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Date
October 18, 2011

Mouse Bullying?

Scientists have discovered that when mice are bullied, their brain chemistry shifts.
Transcript

Adriana: Do you think that being bullied in school could affect the rest of your life? Well, Dr. Yoav Litvin of Rockefeller University decided to look into just that. He tested out the long-term effects of bullying on a group of male mice.

Dr. Litvin: We took one mouse and we put it together with another mouse. We let them fight and then we separated them, but housing them in the same cage. They still could not touch each other, but they could smell, hear and see each other.

Adriana: Dr. Litvin had each small mouse fight with a different larger mouse for ten mintues each day for ten days. Then he began videotaping the mice to see their reactions. Let’s take a look at that video. Check out what happens when a bullied mouse gets a visitor.

It takes the mouse over a minute to finally approach the new mouse. Litvin watches the mouse and counts how many times he stretches his body forward and how many times he freezes — both signs of fear. In the end, the mouse settles as far away from the new mouse as possible.

Now, let’s see what a non-bullied mouse does in the same situation. When a new mouse enters the cage, he goes right up to him, checks him out and remains by his side.

Why did the mice act so differently? Dr. Litvin decided to look inside their brains to find out. The non-bullied mouse’s brain looked normal, while the bullied mouse’s brain looked like it was under stress.

That was a big discovery. It meant that the bullied mouse was not choosing to act shy and insecure with the new mouse, but his brain was tricking him into thinking that he was in danger. If that is what happens to mice after being bullied, we wanted to ask some teens about what happens to people.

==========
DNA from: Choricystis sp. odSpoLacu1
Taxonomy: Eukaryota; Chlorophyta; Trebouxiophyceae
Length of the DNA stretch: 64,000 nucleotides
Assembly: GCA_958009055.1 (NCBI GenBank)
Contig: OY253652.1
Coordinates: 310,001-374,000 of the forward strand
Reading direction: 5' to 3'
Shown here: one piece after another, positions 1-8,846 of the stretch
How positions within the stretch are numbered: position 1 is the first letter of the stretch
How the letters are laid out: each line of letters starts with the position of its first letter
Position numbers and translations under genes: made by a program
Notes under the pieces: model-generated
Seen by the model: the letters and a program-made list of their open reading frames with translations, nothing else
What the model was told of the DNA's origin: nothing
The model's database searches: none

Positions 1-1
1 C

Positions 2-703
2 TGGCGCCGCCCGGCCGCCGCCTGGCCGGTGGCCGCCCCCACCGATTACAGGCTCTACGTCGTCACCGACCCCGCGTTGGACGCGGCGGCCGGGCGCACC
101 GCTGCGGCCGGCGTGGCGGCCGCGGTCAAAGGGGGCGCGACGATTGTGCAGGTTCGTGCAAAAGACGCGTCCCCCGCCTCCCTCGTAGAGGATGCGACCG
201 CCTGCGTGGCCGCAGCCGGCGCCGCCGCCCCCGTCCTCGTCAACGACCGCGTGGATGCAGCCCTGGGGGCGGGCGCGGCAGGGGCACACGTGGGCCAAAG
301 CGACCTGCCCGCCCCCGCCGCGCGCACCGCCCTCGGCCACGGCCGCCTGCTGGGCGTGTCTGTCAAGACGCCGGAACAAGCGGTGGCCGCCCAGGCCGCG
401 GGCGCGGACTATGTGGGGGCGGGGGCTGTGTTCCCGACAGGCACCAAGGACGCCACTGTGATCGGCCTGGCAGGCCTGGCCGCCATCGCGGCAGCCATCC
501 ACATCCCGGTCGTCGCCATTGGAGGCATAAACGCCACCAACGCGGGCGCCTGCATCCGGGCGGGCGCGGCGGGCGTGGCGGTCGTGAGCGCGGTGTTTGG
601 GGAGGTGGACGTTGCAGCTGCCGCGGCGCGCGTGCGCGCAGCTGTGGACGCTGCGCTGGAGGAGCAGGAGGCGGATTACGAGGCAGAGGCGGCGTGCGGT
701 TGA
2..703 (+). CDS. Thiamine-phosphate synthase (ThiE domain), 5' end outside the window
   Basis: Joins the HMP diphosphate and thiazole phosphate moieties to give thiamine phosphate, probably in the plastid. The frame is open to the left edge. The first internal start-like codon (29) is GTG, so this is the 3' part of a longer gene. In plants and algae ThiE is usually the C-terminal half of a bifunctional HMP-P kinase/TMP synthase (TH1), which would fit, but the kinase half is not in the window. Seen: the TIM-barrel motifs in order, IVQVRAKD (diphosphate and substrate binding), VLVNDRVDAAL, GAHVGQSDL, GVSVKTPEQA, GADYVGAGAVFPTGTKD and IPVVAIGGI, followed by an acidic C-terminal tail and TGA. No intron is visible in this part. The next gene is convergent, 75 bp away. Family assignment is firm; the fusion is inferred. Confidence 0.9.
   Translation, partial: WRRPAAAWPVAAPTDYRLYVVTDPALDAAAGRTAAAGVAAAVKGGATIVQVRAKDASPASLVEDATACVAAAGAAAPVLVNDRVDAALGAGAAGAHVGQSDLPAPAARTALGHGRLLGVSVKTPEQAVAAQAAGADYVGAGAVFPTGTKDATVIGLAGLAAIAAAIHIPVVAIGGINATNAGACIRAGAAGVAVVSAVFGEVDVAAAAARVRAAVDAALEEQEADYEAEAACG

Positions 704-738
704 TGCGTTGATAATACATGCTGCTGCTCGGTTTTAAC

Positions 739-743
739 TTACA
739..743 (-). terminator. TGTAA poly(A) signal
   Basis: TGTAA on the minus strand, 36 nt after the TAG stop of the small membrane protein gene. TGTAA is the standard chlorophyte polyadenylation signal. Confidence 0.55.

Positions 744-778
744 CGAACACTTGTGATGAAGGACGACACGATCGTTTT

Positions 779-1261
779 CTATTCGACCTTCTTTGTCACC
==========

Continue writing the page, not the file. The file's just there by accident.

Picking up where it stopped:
Do you think it could affect someone’s personality, like if they are really outgoing or shy?

Teen: Yeah, like maybe when you’re bullied, you take things more seriously afterwards.

Teen: It’s like a really strong memory that you have, and you relive it. If you meet someone new, you have your guard up. If someone bullies you in school, you try to distance yourself from everyone else.

Adriana: It seems teens and mice have some something in common when it comes to bullying. Litvin wanted to see if special medication could help the bullied mice be less scared in safe situations, so that was the next part of his experiment. And it worked. This was a major breakthrough. If a drug could regulate a mouse’s chemistry so it acted normal, could a drug like this work on people? And if there were a drug, should people take it?

Dr. Litvin: Let’s say you’re bullied when you’re fifteen-years-old and years later you’re still scared about it. Should that person get pills because years later they’re still scared about it? I think no. I still think they should try counseling first and then if they’re talking to people about it and are then still scared about it, then maybe I guess the pill. It might be necessary to take prescribed drugs for your emotions if you try the other things first, but I don’t think medication is the answer for everything.

Adriana: Remember, although we know a lot about how bullying affects a mouse’s brain, we still don’t scientifically know what bullying does to the human brain. But we do know one thing, neither mice nor people seem to enjoy it.

Correlations

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